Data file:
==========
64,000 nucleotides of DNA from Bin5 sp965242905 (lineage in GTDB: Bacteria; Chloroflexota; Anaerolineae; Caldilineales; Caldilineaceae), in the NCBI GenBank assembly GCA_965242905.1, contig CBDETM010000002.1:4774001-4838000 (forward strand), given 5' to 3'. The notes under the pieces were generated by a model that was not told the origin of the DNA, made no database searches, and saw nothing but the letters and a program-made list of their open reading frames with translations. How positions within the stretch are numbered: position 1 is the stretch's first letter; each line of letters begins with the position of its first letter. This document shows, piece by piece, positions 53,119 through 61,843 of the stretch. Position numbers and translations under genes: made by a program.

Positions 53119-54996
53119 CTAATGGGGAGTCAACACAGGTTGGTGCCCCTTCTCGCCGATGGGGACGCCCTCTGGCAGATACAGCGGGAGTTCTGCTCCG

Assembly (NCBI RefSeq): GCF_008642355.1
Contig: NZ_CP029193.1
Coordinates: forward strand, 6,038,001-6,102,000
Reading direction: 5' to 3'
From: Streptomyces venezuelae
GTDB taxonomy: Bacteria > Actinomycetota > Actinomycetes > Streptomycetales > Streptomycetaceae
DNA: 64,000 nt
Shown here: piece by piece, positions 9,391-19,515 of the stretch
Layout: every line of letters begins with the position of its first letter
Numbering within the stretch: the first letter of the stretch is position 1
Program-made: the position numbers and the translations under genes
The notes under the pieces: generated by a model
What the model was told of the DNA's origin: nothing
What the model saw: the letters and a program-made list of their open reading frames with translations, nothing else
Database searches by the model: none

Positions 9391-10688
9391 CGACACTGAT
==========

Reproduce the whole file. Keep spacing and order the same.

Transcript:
64,000 nucleotides of DNA from Bin5 sp965242905 (lineage in GTDB: Bacteria; Chloroflexota; Anaerolineae; Caldilineales; Caldilineaceae), in the NCBI GenBank assembly GCA_965242905.1, contig CBDETM010000002.1:4774001-4838000 (forward strand), given 5' to 3'. The notes under the pieces were generated by a model that was not told the origin of the DNA, made no database searches, and saw nothing but the letters and a program-made list of their open reading frames with translations. How positions within the stretch are numbered: position 1 is the stretch's first letter; each line of letters begins with the position of its first letter. This document shows, piece by piece, positions 53,119 through 61,843 of the stretch. Position numbers and translations under genes: made by a program.

Positions 53119-54996
53119 CTAATGGGGAGTCAACACAGGTTGGTGCCCCTTCTCGCCGATGGGGACGCCCTCTGGCAGATACAGCGGGAGTTCTGCTCCG

Assembly (NCBI RefSeq): GCF_008642355.1
Contig: NZ_CP029193.1
Coordinates: forward strand, 6,038,001-6,102,000
Reading direction: 5' to 3'
From: Streptomyces venezuelae
GTDB taxonomy: Bacteria > Actinomycetota > Actinomycetes > Streptomycetales > Streptomycetaceae
DNA: 64,000 nt
Shown here: piece by piece, positions 9,391-19,515 of the stretch
Layout: every line of letters begins with the position of its first letter
Numbering within the stretch: the first letter of the stretch is position 1
Program-made: the position numbers and the translations under genes
The notes under the pieces: generated by a model
What the model was told of the DNA's origin: nothing
What the model saw: the letters and a program-made list of their open reading frames with translations, nothing else
Database searches by the model: none

Positions 9391-10688
9391 CGACACTGAT